The Next Great Paulie Fink‘s Mitchell School is presented as a very nontraditional learning environment. It houses kindergarten through grade seven in and around a single dilapidated mansion. While the school’s staff is all equally abnormal—with a principal that starts her day by feeding goats and a science teacher that’s also the institution’s de facto coach/phys ed teacher—it’s Mags, the homeroom teacher, that I found most endearing.
Not only does she take the time to integrate the children’s own ideas, interests, and idle preoccupations into the lesson plans, she approaches the necessity of a blended curriculum by focusing on the classic disciplines, the humanities. This allows author Ali Benjamin to benchmark character and story development using, of all things, Greek vocabulary.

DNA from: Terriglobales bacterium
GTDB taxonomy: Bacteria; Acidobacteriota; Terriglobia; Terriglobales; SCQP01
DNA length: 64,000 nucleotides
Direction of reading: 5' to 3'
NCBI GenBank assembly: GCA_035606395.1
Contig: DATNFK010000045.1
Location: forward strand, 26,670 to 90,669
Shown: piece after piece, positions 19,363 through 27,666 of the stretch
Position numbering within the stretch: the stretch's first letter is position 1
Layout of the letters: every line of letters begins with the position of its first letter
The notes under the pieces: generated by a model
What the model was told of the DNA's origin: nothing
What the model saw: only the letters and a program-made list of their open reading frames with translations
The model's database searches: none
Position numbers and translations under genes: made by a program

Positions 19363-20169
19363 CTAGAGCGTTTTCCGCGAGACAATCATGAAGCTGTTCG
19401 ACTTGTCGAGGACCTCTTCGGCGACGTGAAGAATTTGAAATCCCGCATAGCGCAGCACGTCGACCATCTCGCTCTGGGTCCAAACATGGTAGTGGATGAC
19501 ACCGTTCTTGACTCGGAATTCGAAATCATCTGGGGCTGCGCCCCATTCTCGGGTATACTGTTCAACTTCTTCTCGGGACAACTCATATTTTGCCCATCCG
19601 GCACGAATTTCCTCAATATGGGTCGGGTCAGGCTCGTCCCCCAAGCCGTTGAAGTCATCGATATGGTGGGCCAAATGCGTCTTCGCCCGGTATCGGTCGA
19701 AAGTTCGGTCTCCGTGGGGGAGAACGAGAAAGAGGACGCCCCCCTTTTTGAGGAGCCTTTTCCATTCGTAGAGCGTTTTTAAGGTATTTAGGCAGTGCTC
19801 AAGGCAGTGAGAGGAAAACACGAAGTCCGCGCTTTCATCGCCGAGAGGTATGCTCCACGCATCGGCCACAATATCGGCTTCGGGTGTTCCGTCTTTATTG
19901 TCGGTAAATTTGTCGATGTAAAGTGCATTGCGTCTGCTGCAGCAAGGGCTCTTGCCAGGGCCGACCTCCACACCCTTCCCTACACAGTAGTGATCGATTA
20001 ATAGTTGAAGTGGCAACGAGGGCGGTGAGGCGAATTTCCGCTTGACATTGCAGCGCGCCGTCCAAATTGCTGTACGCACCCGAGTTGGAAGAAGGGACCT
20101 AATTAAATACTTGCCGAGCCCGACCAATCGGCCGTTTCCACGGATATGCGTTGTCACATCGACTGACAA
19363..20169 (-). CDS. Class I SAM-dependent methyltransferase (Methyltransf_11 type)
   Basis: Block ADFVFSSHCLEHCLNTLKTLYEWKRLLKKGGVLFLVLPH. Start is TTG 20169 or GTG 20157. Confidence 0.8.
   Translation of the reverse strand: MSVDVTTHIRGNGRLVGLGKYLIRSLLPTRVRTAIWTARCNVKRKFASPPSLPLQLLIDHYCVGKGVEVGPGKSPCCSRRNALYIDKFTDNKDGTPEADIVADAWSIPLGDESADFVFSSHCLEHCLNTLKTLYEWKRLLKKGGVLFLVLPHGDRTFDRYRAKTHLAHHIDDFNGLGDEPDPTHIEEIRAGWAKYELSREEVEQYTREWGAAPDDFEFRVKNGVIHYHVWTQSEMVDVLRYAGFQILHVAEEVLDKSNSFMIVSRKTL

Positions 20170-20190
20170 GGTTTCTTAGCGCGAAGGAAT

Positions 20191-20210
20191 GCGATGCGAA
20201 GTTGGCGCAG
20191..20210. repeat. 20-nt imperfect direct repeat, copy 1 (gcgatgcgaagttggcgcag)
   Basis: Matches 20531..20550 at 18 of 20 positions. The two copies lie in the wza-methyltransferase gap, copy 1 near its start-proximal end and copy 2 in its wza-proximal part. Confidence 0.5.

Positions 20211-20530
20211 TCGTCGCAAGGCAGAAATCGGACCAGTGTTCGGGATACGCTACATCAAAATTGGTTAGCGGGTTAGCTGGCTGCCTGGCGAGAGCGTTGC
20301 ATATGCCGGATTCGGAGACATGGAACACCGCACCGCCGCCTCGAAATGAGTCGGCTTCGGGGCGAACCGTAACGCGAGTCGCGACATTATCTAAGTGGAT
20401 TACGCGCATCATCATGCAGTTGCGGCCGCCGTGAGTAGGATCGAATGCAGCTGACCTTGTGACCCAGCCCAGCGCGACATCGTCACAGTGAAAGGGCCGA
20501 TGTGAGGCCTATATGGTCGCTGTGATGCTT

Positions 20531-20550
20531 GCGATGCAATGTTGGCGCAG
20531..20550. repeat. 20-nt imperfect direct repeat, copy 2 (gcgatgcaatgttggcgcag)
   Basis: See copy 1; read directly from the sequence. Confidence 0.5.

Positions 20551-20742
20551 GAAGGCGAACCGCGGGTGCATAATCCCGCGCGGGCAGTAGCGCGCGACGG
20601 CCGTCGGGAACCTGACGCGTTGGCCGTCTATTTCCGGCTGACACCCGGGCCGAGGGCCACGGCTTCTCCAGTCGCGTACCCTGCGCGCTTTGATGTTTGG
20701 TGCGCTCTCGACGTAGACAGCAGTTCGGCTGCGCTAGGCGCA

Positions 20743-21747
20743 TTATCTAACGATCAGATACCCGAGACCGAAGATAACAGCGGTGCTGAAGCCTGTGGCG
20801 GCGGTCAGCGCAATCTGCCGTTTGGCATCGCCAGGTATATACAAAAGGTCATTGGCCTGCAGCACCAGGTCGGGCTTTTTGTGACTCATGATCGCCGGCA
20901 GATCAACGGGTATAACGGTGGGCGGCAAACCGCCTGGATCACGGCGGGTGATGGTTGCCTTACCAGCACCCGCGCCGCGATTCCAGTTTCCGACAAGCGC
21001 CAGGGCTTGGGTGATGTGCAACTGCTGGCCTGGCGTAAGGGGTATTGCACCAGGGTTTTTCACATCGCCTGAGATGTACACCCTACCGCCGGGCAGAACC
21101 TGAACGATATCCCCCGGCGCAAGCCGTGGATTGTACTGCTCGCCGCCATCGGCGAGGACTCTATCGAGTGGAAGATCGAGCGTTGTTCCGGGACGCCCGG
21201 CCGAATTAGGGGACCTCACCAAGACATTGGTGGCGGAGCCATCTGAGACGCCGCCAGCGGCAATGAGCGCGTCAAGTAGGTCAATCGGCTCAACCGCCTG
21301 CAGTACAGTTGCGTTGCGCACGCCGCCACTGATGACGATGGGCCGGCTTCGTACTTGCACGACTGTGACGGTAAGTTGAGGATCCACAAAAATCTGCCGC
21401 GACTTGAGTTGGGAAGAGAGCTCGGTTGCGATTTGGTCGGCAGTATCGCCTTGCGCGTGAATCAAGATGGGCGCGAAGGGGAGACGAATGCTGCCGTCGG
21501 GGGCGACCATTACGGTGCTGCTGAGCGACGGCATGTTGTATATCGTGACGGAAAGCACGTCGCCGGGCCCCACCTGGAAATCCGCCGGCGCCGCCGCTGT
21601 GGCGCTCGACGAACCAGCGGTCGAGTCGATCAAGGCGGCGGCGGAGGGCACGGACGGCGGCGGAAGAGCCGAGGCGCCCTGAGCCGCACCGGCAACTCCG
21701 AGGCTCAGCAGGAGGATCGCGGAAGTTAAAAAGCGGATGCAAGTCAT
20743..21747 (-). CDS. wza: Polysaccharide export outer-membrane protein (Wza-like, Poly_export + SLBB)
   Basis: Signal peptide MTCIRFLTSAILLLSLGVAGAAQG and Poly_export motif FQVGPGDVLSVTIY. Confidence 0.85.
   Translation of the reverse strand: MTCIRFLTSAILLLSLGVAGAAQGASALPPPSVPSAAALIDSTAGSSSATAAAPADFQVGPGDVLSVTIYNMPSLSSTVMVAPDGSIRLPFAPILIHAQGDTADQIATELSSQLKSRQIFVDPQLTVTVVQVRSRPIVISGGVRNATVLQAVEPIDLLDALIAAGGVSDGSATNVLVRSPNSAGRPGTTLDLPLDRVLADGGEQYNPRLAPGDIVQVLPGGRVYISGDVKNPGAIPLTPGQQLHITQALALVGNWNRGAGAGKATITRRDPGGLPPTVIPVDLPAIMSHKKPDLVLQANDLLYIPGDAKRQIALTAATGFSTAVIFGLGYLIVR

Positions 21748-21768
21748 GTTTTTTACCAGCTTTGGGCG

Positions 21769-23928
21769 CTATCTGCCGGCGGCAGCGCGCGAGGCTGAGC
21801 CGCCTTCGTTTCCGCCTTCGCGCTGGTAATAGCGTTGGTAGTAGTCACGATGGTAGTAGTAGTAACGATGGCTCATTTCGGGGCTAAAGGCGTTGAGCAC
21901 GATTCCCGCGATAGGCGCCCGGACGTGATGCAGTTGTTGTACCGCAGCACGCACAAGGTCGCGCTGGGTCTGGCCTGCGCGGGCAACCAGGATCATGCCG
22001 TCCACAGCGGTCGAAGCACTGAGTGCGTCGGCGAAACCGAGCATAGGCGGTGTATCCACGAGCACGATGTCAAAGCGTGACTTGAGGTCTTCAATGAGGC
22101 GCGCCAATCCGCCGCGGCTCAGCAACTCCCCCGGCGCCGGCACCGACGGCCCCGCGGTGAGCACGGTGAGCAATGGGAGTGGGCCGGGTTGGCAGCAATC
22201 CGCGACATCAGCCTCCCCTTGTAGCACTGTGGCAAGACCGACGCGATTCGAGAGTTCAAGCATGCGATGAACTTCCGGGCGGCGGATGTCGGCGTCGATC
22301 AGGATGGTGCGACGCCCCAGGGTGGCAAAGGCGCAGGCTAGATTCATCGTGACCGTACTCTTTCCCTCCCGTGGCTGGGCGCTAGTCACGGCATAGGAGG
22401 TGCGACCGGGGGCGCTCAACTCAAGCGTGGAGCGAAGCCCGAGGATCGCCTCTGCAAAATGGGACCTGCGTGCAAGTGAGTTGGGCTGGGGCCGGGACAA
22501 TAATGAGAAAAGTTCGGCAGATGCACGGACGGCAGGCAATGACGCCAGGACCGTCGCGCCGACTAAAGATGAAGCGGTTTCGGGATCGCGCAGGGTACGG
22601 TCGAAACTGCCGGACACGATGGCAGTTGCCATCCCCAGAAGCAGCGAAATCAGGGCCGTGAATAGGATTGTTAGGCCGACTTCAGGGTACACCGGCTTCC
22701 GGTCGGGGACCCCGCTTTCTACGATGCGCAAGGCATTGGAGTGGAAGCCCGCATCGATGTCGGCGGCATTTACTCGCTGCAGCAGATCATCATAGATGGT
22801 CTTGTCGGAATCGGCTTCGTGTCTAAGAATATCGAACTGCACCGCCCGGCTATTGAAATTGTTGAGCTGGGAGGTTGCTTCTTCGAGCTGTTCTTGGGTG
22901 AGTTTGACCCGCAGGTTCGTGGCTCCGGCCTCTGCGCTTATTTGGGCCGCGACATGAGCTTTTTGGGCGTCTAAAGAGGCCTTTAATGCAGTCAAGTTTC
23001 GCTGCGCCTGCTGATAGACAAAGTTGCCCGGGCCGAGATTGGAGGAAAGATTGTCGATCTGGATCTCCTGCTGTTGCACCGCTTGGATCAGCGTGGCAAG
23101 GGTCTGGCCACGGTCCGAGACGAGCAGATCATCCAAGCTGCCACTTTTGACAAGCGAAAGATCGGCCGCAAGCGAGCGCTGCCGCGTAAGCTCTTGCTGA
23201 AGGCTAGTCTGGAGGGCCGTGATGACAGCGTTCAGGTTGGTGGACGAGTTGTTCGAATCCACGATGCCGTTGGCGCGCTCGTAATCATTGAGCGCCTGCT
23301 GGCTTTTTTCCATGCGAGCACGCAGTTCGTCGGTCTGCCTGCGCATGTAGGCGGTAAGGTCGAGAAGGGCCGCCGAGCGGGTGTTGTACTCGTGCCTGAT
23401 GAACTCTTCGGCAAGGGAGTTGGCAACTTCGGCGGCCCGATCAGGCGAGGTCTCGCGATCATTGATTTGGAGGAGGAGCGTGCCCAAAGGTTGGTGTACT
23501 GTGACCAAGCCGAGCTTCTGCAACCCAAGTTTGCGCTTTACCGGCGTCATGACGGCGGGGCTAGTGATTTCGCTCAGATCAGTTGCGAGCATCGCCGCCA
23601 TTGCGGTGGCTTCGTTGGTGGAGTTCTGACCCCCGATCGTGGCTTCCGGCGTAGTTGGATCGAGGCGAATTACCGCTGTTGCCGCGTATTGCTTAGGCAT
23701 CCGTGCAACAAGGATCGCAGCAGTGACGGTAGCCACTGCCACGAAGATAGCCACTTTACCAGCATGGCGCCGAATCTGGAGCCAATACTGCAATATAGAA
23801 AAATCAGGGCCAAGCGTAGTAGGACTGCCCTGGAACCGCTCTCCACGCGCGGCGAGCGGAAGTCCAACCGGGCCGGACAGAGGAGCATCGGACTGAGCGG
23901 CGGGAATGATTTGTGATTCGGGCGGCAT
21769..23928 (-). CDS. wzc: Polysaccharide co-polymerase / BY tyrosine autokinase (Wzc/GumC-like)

“Kleos,” the concept of glory through great deeds, typifies Caitlyn and her classmates’ early mission to recapture the magic of the gone-but-not-forgotten Paulie Fink. Mags’ introduction of the word “pharmakos,” a ritualized scapegoat, marks the ratcheting up of narrative tension and foreshadows the tale’s overarching conflict, while the arrival of “arete,” moral virtue, provides our young heroes with some much-needed clarity and perspective.
These all, in turn, lead to “eudaimonia.” As the seventh-graders of Mitchell School prepare for another humiliating soccer game against their crosstown rivals from Devlinshire, Mags explains the Greek concept of the life well lived. In the face of ill omens and impending doom, it is eudaimonia that challenges Caitlyn and her friends to make their best decisions even in the face of adversity.